As assets for carbon sequestration, the coasts also have a monetary value. For example, carbon sequestration by blue carbon ecosystems in the coastal waters of the United Kingdom has been estimated to be 60 billion British pounds for the year 2019, which is about ten times as much as the estimated value of fish captures in the same waters. Such national assessments are needed to develop policies aimed at preserving vegetated coastal ecosystems to help mitigate climate change. For the Nordic countries, however, there are large uncertainties regarding the carbon stocks and sequestration rates of coastal ecosystems, and limited data are available on the loss and fate of carbon after disturbance. As this knowledge deficit currently hinders the adoption of these systems into policies, carbon trading, and national inventories, it is important to rapidly start filling these knowledge gaps, especially considering the fast rate of decline reported for many blue carbon ecosystems.

Thus, maintaining the health of coastal ecosystems is not only beneficial for livelihoods, food security, recreational opportunities and biodiversity, but it is also an effective strategy for climate mitigation. To have a chance to reach the goals of the Paris agreement, we cannot afford to lose more of the high carbon sequestering coastal ecosystems or let important habitats degrade into greenhouse gas sources. Instead, we have to make all effort to break the cycle, restore damaged habitats and return the Baltic Sea coasts to the long-term carbon sinks they have the potential to be.


This policy brief has been produced within Baltic Bridge – a collaboration between Stockholm University and the University of Helsinki. The collaboration combines the strong ecological and process-oriented research performed at Tvärminne Zoological Station with Stockholm University Baltic Sea Center's expertise in biogeochemistry, modeling, and communication.

An important part of the Baltic Bridge collaboration has been the research on coastal ecology and climate interactions. This research is now extended with quantifying the carbon sequestration potential of Baltic Sea coastal ecosystems and how greenhouse gas emissions from these areas counteract this important ecosystem service. The overall goal is to help decision-makers and the business community to act for the benefit of the Baltic Sea.

Florian Roth

Researcher, Stockholm University and Helsinki University

Camilla Gustafsson

Researcher, Helsinki University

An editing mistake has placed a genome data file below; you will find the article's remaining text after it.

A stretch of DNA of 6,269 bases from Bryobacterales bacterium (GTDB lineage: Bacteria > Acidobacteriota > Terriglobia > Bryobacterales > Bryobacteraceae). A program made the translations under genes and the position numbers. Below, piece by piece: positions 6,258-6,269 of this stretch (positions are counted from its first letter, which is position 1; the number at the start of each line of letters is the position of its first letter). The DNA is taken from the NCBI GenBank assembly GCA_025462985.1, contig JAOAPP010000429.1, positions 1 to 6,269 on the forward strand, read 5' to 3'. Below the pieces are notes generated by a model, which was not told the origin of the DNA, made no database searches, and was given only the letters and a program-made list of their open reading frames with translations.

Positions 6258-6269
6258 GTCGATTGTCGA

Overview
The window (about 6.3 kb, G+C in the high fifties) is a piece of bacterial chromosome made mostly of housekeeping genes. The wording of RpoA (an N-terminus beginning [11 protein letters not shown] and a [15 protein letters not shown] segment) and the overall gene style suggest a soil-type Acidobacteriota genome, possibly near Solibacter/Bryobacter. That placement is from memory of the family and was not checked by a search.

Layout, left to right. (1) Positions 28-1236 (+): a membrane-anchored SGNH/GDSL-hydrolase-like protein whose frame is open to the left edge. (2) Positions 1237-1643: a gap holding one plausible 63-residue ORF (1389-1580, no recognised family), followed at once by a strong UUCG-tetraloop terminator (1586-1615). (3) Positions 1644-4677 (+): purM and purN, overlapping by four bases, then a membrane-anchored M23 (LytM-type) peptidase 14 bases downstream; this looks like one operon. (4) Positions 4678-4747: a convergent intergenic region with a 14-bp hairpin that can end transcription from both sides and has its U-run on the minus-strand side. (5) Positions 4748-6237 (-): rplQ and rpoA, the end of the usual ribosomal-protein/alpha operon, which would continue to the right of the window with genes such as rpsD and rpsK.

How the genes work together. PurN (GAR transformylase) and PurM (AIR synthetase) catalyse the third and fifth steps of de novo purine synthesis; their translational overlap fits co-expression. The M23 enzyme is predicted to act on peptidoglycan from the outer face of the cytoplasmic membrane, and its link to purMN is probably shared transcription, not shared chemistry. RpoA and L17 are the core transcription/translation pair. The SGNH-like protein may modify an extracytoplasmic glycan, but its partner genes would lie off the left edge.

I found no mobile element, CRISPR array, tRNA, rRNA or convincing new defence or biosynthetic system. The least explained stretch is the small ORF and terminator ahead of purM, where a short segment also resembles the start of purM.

Policy recommendations

Promote healthy coastal ecosystems by: •

  • Reducing pollution, such as hazardous chemicals and nutrients, especially in shallow areas and bays. •
  • Prohibiting bottom disturbing activities, such as bottom trawl fishing and dredging in coastal regions. •
  • Stopping the ongoing exploitation of the coast by limiting new buildings and piers.

Actively restore degraded but important carbonsequestering coastal habitats, such as those of eelgrass and bladderwrack.

Include managment of marine coastal ecosystems in climate policies.

Support research on blue carbon ecosystems in the Baltic Sea.


Blue carbon is a concept describing carbon captured from the atmosphere and water and stored in coastal and marine ecosystems. It highlights that coastal ecosystems, in addition to terrestrial forests (coined as 'green carbon'), contribute significantly to carbon sequestration.

The carbon uptake in coasts and oceans can both result in a short-term storage in plants and algae (i.e., in their biomass), but more importantly, to a long-term sequestration within the seafloor. Through continuous sedimentation, organic material may be buried for millennia.

Conservation and restoration of coastal ecosystems, specifically salt marshes, seagrass meadows, mangrove forests, and macroalgae habitats are, therefore, excellent examples of nature-based solutions for climate mitigation.


Biodiversity: Healthy coastlines host biodiverse ecosystems.

Water quality: Wetlands and coastal vegetation can filter water, take up nutrients, enhance the water quality, and produce oxygen.

Ocean acidification: Coastal vegetation can locally alleviate low pH conditions, thereby representing a possible tool to mitigate the consequences of ocean acidification. 

Food security: Coastal ecosystems are breeding grounds for commercially important fish species.

Recreation and tourism: Coasts provide attractive settings for outdoor activities.